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archaeologist interested in CaCO3 stability on ancient terracotta

Question asked by Drew Brisbin on Mar 6, 2014

Hi, I am an archaeologist investigating some ancient terracottas and I have a chemistry question regarding the stability of CaCO3 at high temperatures.

 

Here's the story: I am looking at materials that have been white washed in preparation for the application of pigments. X-ray fluorescence spectrometry picked up high Ca peaks, so calcium carbonate was suggested as the source of the white wash. Limestone and travertine are common in the area, so perhaps it's in the calcite form? I am trying to figure out if the terracottas were white washed before or after going into the kiln. The kiln would have burned at 750-950 degrees C (and at atmospheric pressure and composition), and the pieces would have been fired for many hours.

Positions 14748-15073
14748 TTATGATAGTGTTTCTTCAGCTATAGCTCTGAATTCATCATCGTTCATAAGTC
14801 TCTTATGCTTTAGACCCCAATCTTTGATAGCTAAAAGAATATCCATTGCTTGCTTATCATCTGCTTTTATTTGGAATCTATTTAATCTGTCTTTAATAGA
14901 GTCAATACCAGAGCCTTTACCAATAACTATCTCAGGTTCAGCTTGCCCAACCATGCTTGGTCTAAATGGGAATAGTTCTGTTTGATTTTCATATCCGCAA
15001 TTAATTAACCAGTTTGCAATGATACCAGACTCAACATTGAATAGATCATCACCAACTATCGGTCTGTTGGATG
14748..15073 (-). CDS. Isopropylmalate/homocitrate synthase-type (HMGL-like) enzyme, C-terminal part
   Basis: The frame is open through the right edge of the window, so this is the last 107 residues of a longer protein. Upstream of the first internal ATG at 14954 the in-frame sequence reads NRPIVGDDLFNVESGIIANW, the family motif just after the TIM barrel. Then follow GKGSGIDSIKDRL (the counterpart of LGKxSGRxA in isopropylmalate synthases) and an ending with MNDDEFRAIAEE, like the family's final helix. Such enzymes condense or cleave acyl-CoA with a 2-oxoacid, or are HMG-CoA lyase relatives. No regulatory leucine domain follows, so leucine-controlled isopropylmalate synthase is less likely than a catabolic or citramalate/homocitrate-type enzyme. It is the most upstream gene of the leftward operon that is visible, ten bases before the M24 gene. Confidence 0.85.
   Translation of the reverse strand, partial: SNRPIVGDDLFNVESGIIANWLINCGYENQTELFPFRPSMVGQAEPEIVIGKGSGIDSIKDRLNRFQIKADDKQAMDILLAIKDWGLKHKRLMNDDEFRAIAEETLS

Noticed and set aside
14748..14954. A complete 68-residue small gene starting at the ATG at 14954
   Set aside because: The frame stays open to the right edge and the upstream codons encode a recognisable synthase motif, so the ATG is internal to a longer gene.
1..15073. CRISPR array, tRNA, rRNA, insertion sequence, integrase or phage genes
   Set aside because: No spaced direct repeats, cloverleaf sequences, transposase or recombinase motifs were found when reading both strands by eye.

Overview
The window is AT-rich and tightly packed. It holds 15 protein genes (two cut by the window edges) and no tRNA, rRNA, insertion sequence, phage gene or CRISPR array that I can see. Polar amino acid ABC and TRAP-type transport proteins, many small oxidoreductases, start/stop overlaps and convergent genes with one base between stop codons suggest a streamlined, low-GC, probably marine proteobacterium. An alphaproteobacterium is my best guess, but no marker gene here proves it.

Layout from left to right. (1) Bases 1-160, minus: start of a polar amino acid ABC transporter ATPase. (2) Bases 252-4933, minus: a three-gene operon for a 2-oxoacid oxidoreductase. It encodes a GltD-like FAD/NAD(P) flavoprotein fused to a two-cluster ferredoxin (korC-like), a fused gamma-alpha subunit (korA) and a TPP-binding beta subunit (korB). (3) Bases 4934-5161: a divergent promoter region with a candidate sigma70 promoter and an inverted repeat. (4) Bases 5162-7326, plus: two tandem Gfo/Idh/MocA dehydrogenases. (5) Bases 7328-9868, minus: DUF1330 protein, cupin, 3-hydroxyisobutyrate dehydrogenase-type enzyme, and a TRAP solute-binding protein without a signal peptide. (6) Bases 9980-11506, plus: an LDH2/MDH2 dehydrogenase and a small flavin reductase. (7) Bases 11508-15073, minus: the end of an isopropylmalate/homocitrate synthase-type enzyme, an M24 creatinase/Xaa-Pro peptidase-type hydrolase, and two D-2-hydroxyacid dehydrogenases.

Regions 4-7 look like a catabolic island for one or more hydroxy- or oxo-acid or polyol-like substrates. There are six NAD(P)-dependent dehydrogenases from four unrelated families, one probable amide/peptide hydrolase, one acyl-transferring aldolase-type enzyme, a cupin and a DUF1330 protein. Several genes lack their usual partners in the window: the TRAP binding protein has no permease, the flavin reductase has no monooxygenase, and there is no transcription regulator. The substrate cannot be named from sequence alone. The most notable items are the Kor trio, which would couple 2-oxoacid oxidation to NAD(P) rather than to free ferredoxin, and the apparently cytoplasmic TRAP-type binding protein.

Would a calcareous white wash survive the firing process? Or would it have necessarily been applied after baking?

Thank you!

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